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5 Tips to Keep Your Child with Visual Impairments Busy and Happy on a Road Trip

Tips to engage children who are blind, low vision, or deafblind while traveling during summer vacation or holiday

I have two boys.  My oldest is 7 years old, deafblind, and an early braille reader.  My youngest is 4 years old and has typical vision and hearing.  We recently went on a road trip to visit family out of state.  Planning for the trip inspired me to write about 5 tips to help create a successful and happy road trip with a child with vision impairments.    

1. Create a tactile map.

Create tactile maps to describe your trip to your child. Examples of maps could include a tactile map of the United States labeled in braille, or something more local or regional, depending on your trip. You can discuss where you are starting from (home) and find the ending point. Maps can include tactile symbols of what will be found in different areas, as well as labels in braille and large print.

I created a simple tactile map of our state that included the major cities we would drive by as we traveled to our destination.  We checked off every city that we passed.  It was especially fun to use our map to find where we stopped to go to the bathroom, eat lunch, sleep in the hotel, etc.   Both of my boys enjoyed taking turns to look at the map.  

Tactile map of cities
Tactile map of cities

2. Create a story about an activity you will do on your trip.

The story can be about any activity you will do on your trip, such as learning about the Grand Canyon, or Mount Rushmore, or, in our case, Paul Bunyan!

I knew ahead of time that we would be visiting an amusement park called Paul Bunyan Land, so I created a book that would teach my boys about Paul Bunyan.  (I included pictures, tactile graphics, braille, and print in the book so that it was accessible for BOTH of my boys.)  I also purchased fun items to go with the story that would teach about the appearance of a lumberjack (similar to a storybox), so that the boys could play and explore the items as we traveled.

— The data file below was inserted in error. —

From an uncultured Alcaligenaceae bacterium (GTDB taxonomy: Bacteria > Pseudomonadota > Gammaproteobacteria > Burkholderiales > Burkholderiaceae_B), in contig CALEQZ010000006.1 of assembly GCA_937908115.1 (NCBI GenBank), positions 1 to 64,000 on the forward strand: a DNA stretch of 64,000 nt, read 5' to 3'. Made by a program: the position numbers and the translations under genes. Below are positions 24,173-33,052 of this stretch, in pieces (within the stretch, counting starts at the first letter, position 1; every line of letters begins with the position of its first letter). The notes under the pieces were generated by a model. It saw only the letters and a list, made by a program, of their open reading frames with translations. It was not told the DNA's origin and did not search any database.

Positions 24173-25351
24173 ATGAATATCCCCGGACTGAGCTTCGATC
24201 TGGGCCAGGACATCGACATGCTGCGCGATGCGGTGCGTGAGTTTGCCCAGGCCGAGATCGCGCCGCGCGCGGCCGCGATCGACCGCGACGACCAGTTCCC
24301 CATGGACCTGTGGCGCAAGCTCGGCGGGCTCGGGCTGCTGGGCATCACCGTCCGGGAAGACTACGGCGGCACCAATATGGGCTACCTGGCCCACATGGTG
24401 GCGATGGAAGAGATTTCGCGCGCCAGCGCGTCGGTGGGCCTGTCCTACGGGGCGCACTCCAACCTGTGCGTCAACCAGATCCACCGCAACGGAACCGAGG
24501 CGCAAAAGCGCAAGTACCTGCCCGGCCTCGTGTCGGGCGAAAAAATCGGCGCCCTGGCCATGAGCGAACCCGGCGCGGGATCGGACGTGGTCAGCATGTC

Paul Bunyan objects:

  • Beard
  • Stuffed Paul Bunyan and Babe the Blue Ox toy
  • Suspenders
  • Pretend ax
Paul Bunyan objects
Paul Bunyan objects

We read about and learned about Paul Bunyan before we went to the amusement park.  The boys learned who Paul was and what a lumberjack does.  (I loosely modeled our book on Paul Bunyan: My Story.)

Paul Bunyan book
Paul Bunyan book
Page of Paul Bunyan Book
My name is Paul Bunyan.
Page of Paul Bunyan book
I am from north woods. I am very tall.
Paul Bunyan doll
Paul Bunyan doll

Once at the amusement park, the boys had a great time “meeting” Paul Bunyan and enjoyed going on many rides!  When we reread the book again on the way back the boys enjoyed it even more!  It acted as an experience book!  

Approaching Paul Bunyan statue
Approaching Paul Bunyan statue
Sitting at feet of Paul Bunyan statue
Sitting at feet of Paul Bunyan statue
Babe, the blue ox
Posing with Babe, the blue ox

3. Provide braille, braille, and more braille! 

  • Peg Slate:  Have fun writing and reading braille with a Peg Slate from APH!
  • Bags of Books:  I brought a few different cloth reusable grocery shopping bags that were filled with a variety of braille books.  I could give my son a bag and when he was done with that he could exchange it for a different one!
  • Audio books:  This doesn’t work for my child since he is deafblind, but is good for children who are visually impaired.  Many local libraries have some that you can check out for free!   

4. Bring along portable and accessible activities, puzzles, and toys.

Of course you always need to be prepared with toys and activities to keep your children occupied.   A few of our favorites:

Travel tin magnetic activity
Bunchems travel easel
Pattern blocks
Lacing beads

5. Be ready with snack storage.

Snacks are an important part of traveling! smiley  It always helps me to organize the snacks ahead of time into small containers or snack baggies.  I always make sure to have a good variety of healthy snacks, as well as sweets.  It helps save time and money when you make stops. Baggies or storage containers can be labeled with braille, pictures, or tactile symbols to allow children to make choices or identify different snacks. I always try to get a few items that are “fun” that we don’t usually get to have at home.   New water bottles make for a special treat as well!   

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